The Wedding Seating Plan Is One Of The Complex Planning Tasks

A month before the wedding, the bride and groom usually have the promises and rejections on the table and can start planning the seating arrangements. The seating plan is one of the complex planning tasks. There are many things to consider and many design variations.

1. Free choice of seats

If every guest can sit down wherever they want, it has one decisive advantage above all: everyone can think for themselves and the bride and groom have one less worry. It is less formal and is particularly suitable for long tables. A combination of free choice of seating and seating arrangements is also possible, in which the bridal table is planned (e.g. with groomsmen and parents).

But there are also negative aspects of free seating, e.g. B. It can happen that some couples cannot find a place to sit together and have to be completely reorganized. This can cause unrest in the room and possibly cause long faces. Depending on the society, a crush can arise. This problem usually only arises with round tables that allow an inflexible number of people. But there are also wedding parties where it works very well and relaxed and everyone immediately finds a pleasant place where they feel comfortable.

2. Classic variant

Most couples choose to create a very classic seating plan. The guests are seated at the tables with people they also know and with whom they are friends or belong to a family. With this method, the bridal couple ensures that everyone feels comfortable and that they definitely have someone to talk to. The only disadvantage is that it promotes the formation of groups and hardly any contacts are made. Depending on what the wedding program looks like, you should think carefully about the seating arrangement. If the guests stay at the table a lot, the likelihood that people will get to know each other if they are not sitting together is much lower.

3. Mixed tables

The tables can be very exciting and interesting if you mix groups. At round tables with eight to ten people, it can be very exciting to have two friendly couples with two or three other couples at a table. So everyone has both friends and potential new contacts at the table. It is equally important to ensure that unaccompanied people are always connected to the tables.

4. Languages

Especially at international weddings, it makes sense to put people together who speak the same language. This is very pleasant for the guests, but encourages extreme group formation. Experience has shown that people thaw during the evening and also switch to broken English in order to communicate with others.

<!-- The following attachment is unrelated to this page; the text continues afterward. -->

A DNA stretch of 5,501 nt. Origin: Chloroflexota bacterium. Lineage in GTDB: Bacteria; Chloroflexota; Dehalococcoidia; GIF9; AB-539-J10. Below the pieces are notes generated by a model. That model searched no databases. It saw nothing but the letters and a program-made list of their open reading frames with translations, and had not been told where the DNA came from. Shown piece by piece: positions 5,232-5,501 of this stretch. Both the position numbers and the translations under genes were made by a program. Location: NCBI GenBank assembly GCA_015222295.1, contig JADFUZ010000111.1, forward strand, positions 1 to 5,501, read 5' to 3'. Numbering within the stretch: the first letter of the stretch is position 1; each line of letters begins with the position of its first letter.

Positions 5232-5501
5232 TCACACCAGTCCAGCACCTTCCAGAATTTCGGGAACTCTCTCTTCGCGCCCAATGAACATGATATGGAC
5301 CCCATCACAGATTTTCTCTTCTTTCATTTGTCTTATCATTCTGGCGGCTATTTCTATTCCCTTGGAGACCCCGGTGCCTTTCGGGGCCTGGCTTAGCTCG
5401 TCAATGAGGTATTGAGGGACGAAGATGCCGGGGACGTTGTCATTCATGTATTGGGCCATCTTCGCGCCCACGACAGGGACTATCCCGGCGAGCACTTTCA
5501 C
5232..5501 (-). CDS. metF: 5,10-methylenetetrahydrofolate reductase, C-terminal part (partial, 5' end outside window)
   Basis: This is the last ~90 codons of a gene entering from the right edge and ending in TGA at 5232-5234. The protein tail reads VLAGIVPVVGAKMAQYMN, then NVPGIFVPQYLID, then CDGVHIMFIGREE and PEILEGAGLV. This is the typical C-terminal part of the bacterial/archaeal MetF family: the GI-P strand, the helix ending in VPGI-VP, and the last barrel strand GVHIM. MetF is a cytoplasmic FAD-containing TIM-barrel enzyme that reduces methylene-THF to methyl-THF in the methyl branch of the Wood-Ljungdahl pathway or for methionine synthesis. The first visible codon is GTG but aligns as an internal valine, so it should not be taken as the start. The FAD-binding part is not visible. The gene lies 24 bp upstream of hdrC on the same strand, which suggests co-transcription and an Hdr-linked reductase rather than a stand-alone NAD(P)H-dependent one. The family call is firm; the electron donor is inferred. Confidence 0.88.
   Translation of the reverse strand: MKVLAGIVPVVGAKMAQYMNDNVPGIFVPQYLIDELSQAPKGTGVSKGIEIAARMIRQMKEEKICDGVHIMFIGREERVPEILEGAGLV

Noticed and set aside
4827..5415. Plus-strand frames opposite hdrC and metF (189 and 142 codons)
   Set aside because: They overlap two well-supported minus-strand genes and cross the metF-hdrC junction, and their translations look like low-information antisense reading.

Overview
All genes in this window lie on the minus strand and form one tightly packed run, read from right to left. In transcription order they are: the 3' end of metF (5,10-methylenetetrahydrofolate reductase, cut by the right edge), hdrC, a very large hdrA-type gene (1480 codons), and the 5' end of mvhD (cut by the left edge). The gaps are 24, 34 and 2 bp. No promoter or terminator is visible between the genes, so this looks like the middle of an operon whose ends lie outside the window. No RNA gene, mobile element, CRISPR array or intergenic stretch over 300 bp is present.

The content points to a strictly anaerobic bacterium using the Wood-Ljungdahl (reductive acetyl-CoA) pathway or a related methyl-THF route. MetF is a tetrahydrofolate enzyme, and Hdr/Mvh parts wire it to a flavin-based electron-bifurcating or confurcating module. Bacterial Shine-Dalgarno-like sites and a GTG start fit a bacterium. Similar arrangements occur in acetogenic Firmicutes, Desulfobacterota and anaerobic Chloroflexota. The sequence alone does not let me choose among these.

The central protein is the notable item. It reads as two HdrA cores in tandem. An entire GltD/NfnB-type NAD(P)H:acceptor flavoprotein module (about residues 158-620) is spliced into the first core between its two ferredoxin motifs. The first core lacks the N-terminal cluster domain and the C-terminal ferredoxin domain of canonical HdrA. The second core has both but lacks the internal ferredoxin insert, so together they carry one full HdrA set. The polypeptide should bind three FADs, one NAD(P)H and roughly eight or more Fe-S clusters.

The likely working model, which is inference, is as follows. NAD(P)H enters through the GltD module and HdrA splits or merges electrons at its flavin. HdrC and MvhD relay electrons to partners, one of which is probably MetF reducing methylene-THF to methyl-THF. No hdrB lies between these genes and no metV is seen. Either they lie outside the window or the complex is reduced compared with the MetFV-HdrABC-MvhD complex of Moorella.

Who is sitting at the bridal table?

The bride and groom’s table is a frequently discussed topic. There are several variations, here are a few examples:

  • The bridal couple is sitting alone
  • The bride and groom sit with their own children
  • Parents of the newlyweds sit with at the table
  • Groomsmen (with or without a partner) sit at the table
  • … Or any combination of these variants

There are no rules and the most important thing is that the bride and groom feel comfortable and do nothing out of a pure sense of duty. There is no rule that says you have to sit at a table with your parents. Sometimes it makes more sense to have the parents around the table with their friends and families. Ideally, the bride and groom sit with the guests at a table with which they feel most comfortable. It is also important that these guests feel comfortable with each other, because experience shows that the newlyweds do not spend that much time eating and hardly have the opportunity to really take part in the table conversation.

Consider eventualities

Despite the most careful planning, it can happen that some guests jump out at very short notice and the entire seating arrangement is overturned because some tables are too small. Every bridal couple should have a plan B in hand. You should also be careful not to place people next to each other who do not particularly like each other, separate couples or politically polarizing parties. Of course, every adult should be able to behave correctly and respectfully and spend one evening without conflict. But especially in combination with alcohol, it is not unlikely that subliminally dormant conflict potential will emerge and ruin the evening at least for the guests involved. The bride and groom should nevertheless place a little trust in the guests and help shape the opportunities so that strangers can get to know each other. The most exciting contacts, friendships and even relationships that can last a lifetime and make many wonderful people happy are born at weddings. After all, the wedding is a celebration of love and a wonderful and unique experience that will be remembered not only for the bride and groom, but also for the guests.

Funny and creative names for the tables

For a few years now, it has become fashionable to use adjectives instead of numbers to mark tables. Adjectives that end with the word “table” and thus result in a play on words are particularly popular. Here are some examples:

Roman table
Fantastic
Chaotic
Exotic
Poetic
Galactic
Majestic
Optimistic
Mystical
Bombas table
Branch table

You can also try to find a word that best describes the guests at the table. But you should refrain from making pragmatic decisions. Before you write “Bridal family”, “Siblings”, “Berlin friends” or “Singletisch”, it is better to simply choose the classic numbering.

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